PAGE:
BOXX APEXX 4 Overclocked Desktop Workstation Review

Print
by Rob Williams on July 22, 2016 in Systems

If you’re in the market for a workstation PC, we can assume that you’d have certain demands. It’d need to be fast, of course, but also stable – regardless of the workload. BOXX promises to deliver on both points in spades, and can offer a number of reasons for it. We’ll explore those as we take a hard look at the APEXX 4.

Testing Results & Final Thoughts

This is the first evaluation we’ve had of a preconfigured workstation, so I’m unable to compare it to direct competition. What I can do, however, is compare it to our internal workstation, which uses the same processor (Intel Core i7-5960X), has the same amount of memory (32GB), includes an X99 motherboard from the same vendor (ASUS), and uses the same OS (Windows 7 Professional x64). More about our testbed can be gleaned in our recent NVIDIA Quadro M2000 graphics card review.

One major difference between our internal testbed and the APEXX 4 is that BOXX’s creation is overclocked. Ours runs at stock speeds all-around, which, as you’ll see, leads to some pretty interesting results.

All tests are run twice over, and then averaged. If two results show too great of a delta, then the test is run for a third time to help us find an accurate result. PCs are left to sit idle for 5 minutes after being booted, before benchmarking commences. Tests are run with Windows 7’s GPU-accelerated Aero interface disabled.

Without further ado, let’s dive right into the benchmarks.

SPECviewperf 12

BOXX APEXX 4TG / M2000TG / M6000
CATIA139.1968.76138.66
CREO113.8957.58100.60
Energy9.474.0313.29
Maya99.6452.16109.48
Medical43.4319.4261.29
Showcase67.8628.2987.52
Siemens NX121.7664.62171.05
SolidWorks163.85104.73137.78
All results: higher is better

SPECviewperf benchmarks the viewports found in some of the industry’s leading applications, and the results above serve as a perfect example of why it pays to understand your workload.

In some cases, the overclocked CPU in the APEXX 4 allowed the system to overtake our own test platform equipped with the higher-end Quadro M6000. The important thing to note here: if you use CATIA, CREO, or SolidWorks, you should definitely opt for the fastest CPU speed possible. Conversely, Showcase, Maya, and Siemens NX will benefit more from increased GPU horsepower.

SPECwpc 1.0

BOXX APEXX 4TG / M2000TG / M6000
Media & Entertainment7.935.146.01
Financial Services4.784.054.05
Product Development6.824.455.22
Energy9.176.057.40
Life Sciences8.095.066.47
General Operations7.34.824.81
All results: higher is better

Whereas SPECviewperf focuses on the viewport performance of popular applications, SPECwpc is much more well-rounded, taking into account things like encoding and rendering, as well. Because it simulates robust projects, these tests will also benefit from increased I/O speed. Our test platform uses a standard SATA-based SSD, while the APEXX 4 offers a PCIe-based one, which is monumentally quicker, both in throughput and IOPS performance.

In these particular tests, the increased I/O has made a significant difference, and the increased CPU speed helped push it over the top. All of these tests outside of Financial Services include an IO test, and no surprise: it’s the test with the lowest performance delta between it and our own test platform.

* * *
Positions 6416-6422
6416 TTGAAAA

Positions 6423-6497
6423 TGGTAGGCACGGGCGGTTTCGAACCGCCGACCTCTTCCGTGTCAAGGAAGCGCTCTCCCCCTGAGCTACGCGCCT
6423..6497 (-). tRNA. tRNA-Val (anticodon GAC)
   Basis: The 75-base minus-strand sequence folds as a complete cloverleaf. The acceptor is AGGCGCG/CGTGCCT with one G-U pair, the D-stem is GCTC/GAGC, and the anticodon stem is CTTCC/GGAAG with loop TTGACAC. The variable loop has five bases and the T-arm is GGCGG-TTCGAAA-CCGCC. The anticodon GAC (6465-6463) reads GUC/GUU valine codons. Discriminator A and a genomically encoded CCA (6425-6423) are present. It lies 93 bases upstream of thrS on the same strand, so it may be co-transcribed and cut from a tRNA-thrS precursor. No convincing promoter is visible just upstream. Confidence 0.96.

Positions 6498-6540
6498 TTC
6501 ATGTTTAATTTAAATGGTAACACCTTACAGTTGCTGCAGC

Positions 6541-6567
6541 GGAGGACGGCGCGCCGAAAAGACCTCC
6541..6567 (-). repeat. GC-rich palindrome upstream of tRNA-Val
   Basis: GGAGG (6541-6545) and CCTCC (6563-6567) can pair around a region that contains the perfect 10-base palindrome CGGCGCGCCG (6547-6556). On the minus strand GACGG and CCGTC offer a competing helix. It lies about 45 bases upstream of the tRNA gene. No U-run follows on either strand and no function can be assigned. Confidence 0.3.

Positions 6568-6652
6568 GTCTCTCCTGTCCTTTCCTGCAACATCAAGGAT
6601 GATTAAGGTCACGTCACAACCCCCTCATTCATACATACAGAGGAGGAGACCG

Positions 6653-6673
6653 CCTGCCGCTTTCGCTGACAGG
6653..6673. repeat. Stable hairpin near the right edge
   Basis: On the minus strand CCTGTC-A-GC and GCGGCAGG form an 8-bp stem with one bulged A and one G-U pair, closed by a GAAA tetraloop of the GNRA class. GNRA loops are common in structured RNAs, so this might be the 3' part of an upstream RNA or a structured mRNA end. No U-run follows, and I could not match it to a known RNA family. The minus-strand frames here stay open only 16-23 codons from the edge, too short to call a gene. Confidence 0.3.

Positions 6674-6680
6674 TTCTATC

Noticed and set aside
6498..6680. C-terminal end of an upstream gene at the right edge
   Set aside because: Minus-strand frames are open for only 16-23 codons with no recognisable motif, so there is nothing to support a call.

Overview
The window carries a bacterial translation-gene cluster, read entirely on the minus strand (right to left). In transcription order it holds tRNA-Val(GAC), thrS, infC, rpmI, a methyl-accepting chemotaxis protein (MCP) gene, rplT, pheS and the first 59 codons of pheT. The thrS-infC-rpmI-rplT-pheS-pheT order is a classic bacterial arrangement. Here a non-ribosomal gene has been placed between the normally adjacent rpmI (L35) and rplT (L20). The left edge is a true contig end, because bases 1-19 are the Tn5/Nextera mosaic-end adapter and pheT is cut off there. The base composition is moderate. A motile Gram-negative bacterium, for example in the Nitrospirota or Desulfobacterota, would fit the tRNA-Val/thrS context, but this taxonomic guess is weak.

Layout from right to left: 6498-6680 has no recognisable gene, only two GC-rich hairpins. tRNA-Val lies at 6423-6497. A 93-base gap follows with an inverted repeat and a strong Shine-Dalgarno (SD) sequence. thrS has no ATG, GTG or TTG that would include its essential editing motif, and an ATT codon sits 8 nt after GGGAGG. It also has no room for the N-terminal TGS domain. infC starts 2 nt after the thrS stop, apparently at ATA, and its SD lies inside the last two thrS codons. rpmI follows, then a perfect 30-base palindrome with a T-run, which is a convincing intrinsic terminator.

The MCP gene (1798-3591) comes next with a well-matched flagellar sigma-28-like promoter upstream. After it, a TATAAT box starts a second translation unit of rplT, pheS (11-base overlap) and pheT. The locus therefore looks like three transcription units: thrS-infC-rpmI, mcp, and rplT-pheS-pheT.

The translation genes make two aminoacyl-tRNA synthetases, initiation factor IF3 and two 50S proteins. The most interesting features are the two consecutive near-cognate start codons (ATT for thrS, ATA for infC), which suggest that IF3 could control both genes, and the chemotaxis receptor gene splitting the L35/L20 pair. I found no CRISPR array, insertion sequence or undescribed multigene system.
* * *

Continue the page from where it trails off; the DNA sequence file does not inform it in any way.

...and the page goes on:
SPECapc 3ds Max 2015

BOXX APEXX 4TG / M2000TG / M6000
1080p 0xAA (GPU)5.734.184.97
1080p 0xAA (CPU)7.145.885.89
1080p 0xAA (Large Model)5.374.594.52
1080p 4xAA (GPU)5.293.224.75
1080p 4xAA (CPU)7.135.875.88
1080p 4xAA (Large Model)4.953.644.53
4K 0xAA (GPU)4.622.534.41
4K 0xAA (CPU)7.115.865.87
4K 0xAA (Large Model)5.314.034.50
4K 4xAA (GPU)3.611.503.52
4K 4xAA (CPU)7.115.835.87
4K 4xAA (Large Model)4.422.614.39
All results: higher is better

The SPEC love continues with results from SPECapc 3ds Max 2015, which as the name would suggest relies on 3ds Max 2015 from Autodesk to run.

A lot of this benchmark tests viewport performance, so gains from the overclocked CPU in the APEXX 4 were once again seen.

Other Benchmarks

BOXX APEXX 4TG / M2000TG / M6000
3ds Max 2016 – Room Iray Render 127m 36s53m 32s21m 10s
3ds Max 2016 – Audi Iray Render 113m 02s27m 06s10m 04s
Adobe Premiere Pro – 4K Encode 11m 42s4m 16s1m 14s
Adobe Premiere Pro – Music Video 11m 40s3m 35s2m 02s
Adobe Premiere Pro – PPBM9 163s136s68s
Cadalyst 2015 5.5 2582459531
Cinebench – OpenGL 2218 FPS160 FPS181 FPS
Cinebench – CPU 21636 cb1321 cb1329 cb
LuxMark 3.0 210434395014843
OctaneBench 286.4233.53123.86
SPECapc Maya 2012 (GPU) 26.474.665.66
3DMark – Fire Strike (1080p) 210620464914650
3DMark – Fire Strike (4K) 2275211463979
Unigine Heaven (1080p) 278 FPS29 FPS111 FPS
Unigine Heaven (4K) 217 FPS6 FPS28 FPS
1 Lower is better; 2 Higher is better

Across many of our SPEC test results, we saw that BOXX’s overclocked APEXX 4 could often overtake our stock-clocked test platform, even though we’ve equipped that with a faster GPU. It’s with some of our other tests, shown above, when things can change a wee bit.

As we’d expect, our 3ds Max 2016 Iray render tests show a lot of improvement on the M6000, and the same goes for LuxMark and OctaneBench. But again, depending on the workload, it could either be the CPU or GPU that could make a greater difference. In a straight-forward 4K to 1080p transcode, the M6000 helped deliver a better result, but in our Music Video project, which includes a number of filters and effects, the CPU can help negate the loss of performance when opting for a smaller GPU – in this case, the M5000.

For gaming, nothing matters more than the GPU, solidified by our 3DMark and Unigine Heaven test results. The Quadro M5000 isn’t designed as a gaming card, but if you do want to have fun in between projects, you can expect the card to deliver a good gaming experience at 1440p, and a great one at 1080p.